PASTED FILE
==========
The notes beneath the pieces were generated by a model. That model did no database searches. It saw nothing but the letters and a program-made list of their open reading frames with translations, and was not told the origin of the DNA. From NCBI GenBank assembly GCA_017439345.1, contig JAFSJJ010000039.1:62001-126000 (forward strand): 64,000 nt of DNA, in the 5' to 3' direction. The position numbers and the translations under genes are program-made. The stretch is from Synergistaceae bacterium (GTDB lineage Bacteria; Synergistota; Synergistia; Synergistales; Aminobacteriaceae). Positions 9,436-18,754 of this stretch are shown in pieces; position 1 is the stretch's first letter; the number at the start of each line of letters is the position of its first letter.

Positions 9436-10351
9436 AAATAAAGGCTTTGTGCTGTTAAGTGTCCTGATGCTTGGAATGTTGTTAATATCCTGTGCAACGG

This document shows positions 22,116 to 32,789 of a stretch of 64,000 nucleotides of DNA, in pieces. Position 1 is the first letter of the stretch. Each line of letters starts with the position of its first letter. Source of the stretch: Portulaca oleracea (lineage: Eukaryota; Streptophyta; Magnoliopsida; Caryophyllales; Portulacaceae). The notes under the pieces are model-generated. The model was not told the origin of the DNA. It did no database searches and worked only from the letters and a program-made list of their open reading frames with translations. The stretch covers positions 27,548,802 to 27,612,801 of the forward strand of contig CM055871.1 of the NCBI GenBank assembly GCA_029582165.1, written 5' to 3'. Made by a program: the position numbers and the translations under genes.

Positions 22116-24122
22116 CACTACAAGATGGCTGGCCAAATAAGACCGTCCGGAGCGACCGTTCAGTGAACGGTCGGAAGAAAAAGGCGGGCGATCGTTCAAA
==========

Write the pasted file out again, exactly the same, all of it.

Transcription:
The notes beneath the pieces were generated by a model. That model did no database searches. It saw nothing but the letters and a program-made list of their open reading frames with translations, and was not told the origin of the DNA. From NCBI GenBank assembly GCA_017439345.1, contig JAFSJJ010000039.1:62001-126000 (forward strand): 64,000 nt of DNA, in the 5' to 3' direction. The position numbers and the translations under genes are program-made. The stretch is from Synergistaceae bacterium (GTDB lineage Bacteria; Synergistota; Synergistia; Synergistales; Aminobacteriaceae). Positions 9,436-18,754 of this stretch are shown in pieces; position 1 is the stretch's first letter; the number at the start of each line of letters is the position of its first letter.

Positions 9436-10351
9436 AAATAAAGGCTTTGTGCTGTTAAGTGTCCTGATGCTTGGAATGTTGTTAATATCCTGTGCAACGG

This document shows positions 22,116 to 32,789 of a stretch of 64,000 nucleotides of DNA, in pieces. Position 1 is the first letter of the stretch. Each line of letters starts with the position of its first letter. Source of the stretch: Portulaca oleracea (lineage: Eukaryota; Streptophyta; Magnoliopsida; Caryophyllales; Portulacaceae). The notes under the pieces are model-generated. The model was not told the origin of the DNA. It did no database searches and worked only from the letters and a program-made list of their open reading frames with translations. The stretch covers positions 27,548,802 to 27,612,801 of the forward strand of contig CM055871.1 of the NCBI GenBank assembly GCA_029582165.1, written 5' to 3'. Made by a program: the position numbers and the translations under genes.

Positions 22116-24122
22116 CACTACAAGATGGCTGGCCAAATAAGACCGTCCGGAGCGACCGTTCAGTGAACGGTCGGAAGAAAAAGGCGGGCGATCGTTCAAA